As 2018 comes to a close, we at Emotive Brand can’t help but reflect on the trends and forces that defined the year. The Golden Age of subscription services continued to shine brightly, bringing personalized eureka moments to thousands of people. Politics seeped into everything, with brands either choosing to walk the line or pick a side. And our data, once seen as merely a byproduct of business, has continued to become the engine of business itself.
Looking ahead to 2019, we examine five challenges that brands are facing right now – and how to overcome them using a transformational business strategy.
1. Incremental change is fine – just not if you want to be a market leader
“Anything you can do, I can do better” is a mentality shared by many brands and vengeful siblings, but it misses a key point. Your biggest competitor is not another brand, it’s the category you’re in. There will always be another company offering a similar service. The way to differentiate is by fueling big idea innovation. The most innovative companies look for transformation everywhere: in new channels, communications, value propositions, and more delightful experiences. Airbnb is not a slightly more affordable hotel, it’s a thoughtful reconsideration of what it means to travel. Lyra is not a slightly better employee assistance program, it’s a smarter approach to emotional health.
2. Strategy is (and always will be) your strongest weapon
Before brands can delight or amaze, they first need to understand. Knowing what your customer needs, wants, expects, or desires should not only be the foundation from which your product is built, it should drive growth initiatives and resource allocation. For a great example of a brand capitalizing on customer insights, look at Wayfair. Buying furniture online is nearly frictionless – except knowing exactly how the piece will fit in your house. “View in Room 3D” is a brilliant use of augmented reality, allowing people to use their smartphones to precisely visualize how that sectional will look in their living room. The brand strategy informs and enables the business strategy.
3. There’s no real excuse for communication breakdowns anymore
Now more than ever, there’s a glut of communication tools to foster collaboration and eliminate silos within your team. It’s your responsibility to discover how your team works best, and then equip them with the right tools to win. Maybe it’s a matter of personality, and it requires facilitating a workshop to identify your preferred working style. Or perhaps it’s a matter of product, and something like Slack or LogMeIn will streamline your processes. Either way, your internal communications should be treated with the same urgency and gravity as your external ones.
4. Creating a consistent brand experience is worth the headache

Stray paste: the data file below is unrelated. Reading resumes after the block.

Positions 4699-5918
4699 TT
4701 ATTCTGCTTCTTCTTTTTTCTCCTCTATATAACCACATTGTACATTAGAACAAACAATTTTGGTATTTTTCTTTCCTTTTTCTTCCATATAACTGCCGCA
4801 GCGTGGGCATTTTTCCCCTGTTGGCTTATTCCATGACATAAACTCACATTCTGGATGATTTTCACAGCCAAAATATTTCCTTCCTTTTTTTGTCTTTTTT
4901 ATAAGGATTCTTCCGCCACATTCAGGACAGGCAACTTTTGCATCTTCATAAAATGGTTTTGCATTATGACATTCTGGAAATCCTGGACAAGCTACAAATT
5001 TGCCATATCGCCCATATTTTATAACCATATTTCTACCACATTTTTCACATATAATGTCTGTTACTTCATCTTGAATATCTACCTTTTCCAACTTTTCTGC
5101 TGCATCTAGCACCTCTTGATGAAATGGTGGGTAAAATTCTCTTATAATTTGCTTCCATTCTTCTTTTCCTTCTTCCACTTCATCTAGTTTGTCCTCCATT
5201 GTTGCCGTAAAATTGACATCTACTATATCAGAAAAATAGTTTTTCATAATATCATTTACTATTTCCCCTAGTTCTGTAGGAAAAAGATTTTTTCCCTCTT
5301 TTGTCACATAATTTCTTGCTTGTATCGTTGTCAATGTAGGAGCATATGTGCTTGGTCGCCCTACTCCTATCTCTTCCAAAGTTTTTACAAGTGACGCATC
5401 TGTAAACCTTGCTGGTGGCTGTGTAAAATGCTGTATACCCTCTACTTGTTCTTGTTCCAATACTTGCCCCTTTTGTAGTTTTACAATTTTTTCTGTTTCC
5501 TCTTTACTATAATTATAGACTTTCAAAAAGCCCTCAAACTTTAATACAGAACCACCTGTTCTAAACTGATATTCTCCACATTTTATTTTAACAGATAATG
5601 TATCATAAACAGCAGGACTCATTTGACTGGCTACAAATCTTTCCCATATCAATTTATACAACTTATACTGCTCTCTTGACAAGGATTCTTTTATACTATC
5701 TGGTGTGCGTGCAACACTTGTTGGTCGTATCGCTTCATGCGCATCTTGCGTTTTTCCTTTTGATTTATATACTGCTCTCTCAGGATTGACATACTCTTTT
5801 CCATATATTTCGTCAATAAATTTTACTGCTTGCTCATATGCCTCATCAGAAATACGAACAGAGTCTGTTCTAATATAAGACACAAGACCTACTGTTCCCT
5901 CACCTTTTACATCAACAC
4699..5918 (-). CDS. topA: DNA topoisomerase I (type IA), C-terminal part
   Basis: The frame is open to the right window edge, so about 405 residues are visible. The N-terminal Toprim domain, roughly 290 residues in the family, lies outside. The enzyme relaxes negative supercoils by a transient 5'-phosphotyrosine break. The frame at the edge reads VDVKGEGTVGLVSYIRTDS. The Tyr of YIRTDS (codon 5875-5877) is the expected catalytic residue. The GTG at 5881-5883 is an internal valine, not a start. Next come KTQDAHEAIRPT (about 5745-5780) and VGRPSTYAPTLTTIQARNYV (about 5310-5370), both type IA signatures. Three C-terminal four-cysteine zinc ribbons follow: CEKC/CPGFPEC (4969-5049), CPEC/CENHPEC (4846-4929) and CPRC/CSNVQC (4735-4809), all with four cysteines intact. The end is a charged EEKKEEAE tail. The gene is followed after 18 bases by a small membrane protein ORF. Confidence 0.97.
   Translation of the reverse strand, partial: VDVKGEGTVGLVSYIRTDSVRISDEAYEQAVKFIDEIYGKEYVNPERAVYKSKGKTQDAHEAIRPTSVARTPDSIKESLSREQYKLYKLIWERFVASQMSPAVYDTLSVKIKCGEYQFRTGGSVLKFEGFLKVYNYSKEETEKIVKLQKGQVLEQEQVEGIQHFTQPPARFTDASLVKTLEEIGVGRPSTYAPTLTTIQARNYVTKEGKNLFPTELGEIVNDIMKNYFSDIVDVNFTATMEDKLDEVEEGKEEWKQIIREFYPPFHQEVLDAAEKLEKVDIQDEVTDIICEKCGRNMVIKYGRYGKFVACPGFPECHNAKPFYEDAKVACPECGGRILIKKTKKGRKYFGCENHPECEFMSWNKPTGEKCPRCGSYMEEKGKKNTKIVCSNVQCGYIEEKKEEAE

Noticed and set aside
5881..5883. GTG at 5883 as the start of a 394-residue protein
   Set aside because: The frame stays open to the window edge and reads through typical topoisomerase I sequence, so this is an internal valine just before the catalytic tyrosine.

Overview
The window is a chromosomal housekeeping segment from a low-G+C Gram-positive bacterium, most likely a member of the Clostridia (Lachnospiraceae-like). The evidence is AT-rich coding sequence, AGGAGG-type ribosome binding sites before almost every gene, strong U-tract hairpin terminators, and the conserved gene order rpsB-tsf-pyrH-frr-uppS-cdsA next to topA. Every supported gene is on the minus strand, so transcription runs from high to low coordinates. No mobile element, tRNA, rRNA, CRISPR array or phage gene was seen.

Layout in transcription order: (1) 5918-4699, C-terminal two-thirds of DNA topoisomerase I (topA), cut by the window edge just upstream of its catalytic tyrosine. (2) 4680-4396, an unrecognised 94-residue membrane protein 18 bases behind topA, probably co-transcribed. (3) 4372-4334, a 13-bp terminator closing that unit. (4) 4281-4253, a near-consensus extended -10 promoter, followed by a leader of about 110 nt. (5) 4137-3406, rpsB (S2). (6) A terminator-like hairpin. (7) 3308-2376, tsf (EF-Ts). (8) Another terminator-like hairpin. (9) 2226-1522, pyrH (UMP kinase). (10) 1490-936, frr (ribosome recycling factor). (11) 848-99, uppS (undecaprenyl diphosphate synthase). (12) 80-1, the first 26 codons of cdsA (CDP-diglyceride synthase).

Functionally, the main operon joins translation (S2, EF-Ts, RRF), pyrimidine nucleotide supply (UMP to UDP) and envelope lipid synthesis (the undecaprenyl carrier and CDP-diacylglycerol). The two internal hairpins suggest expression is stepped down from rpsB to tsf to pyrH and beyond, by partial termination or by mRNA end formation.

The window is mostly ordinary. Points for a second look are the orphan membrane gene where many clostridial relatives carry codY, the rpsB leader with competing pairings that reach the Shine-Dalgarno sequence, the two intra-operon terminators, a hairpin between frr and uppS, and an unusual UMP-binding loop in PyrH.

Recently, our design team had the pleasure of visiting the Letterform Archive, a non-profit center for typography and lettering in San Francisco. In the archive, we flipped through Coca-Cola’s advertising manual from 1948 – and we couldn’t help but feel a pang of jealousy at the simplicity of the media sphere. Radio, newspaper, print. That’s it. Now, of course, we live in a hyper-fragmented landscape where a mixture of screens and devices vie for our attention. If you’re selling soda in 2018, you somehow need to have a mastery of Snapchat and smart refrigerators, in equal measure. This is a nightmare for brands as they attempt to optimize the customer experience. But you can’t afford to ignore a social media channel or device aspect ratio if you want to remain relevant. For guidance, look to Netflix. Regardless of device or account, user preferences are seamlessly remembered and transferred. At the end of the day, people don’t care about the medium. They just want results.
5. In this age, only emotive brands are remembered
Here in the office, there’s a certain Maya Angelou quote that gets said often.
“I’ve learned that people will forget what you said, people will forget what you did, but people will never forget how you made them feel.”
In all your interactions for 2019, you should be asking yourself, how does this make our customers feel? Our partners? Our employees? The branding process can be obtuse. There’s jargon, terminology, workshops, and processes that everyone, especially those in the C-suite, might not be familiar with. But that’s the brilliant thing about emotion – it transcends language to hit you right in the heart. You may not know everything about your brand, but you know how you want it to make people feel. That emotional impact is your compass. Let it guide your decision making and it will undoubtedly lead you to a place of business and brand transformation.
Emotive Brand is a brand strategy and design agency in San Francisco.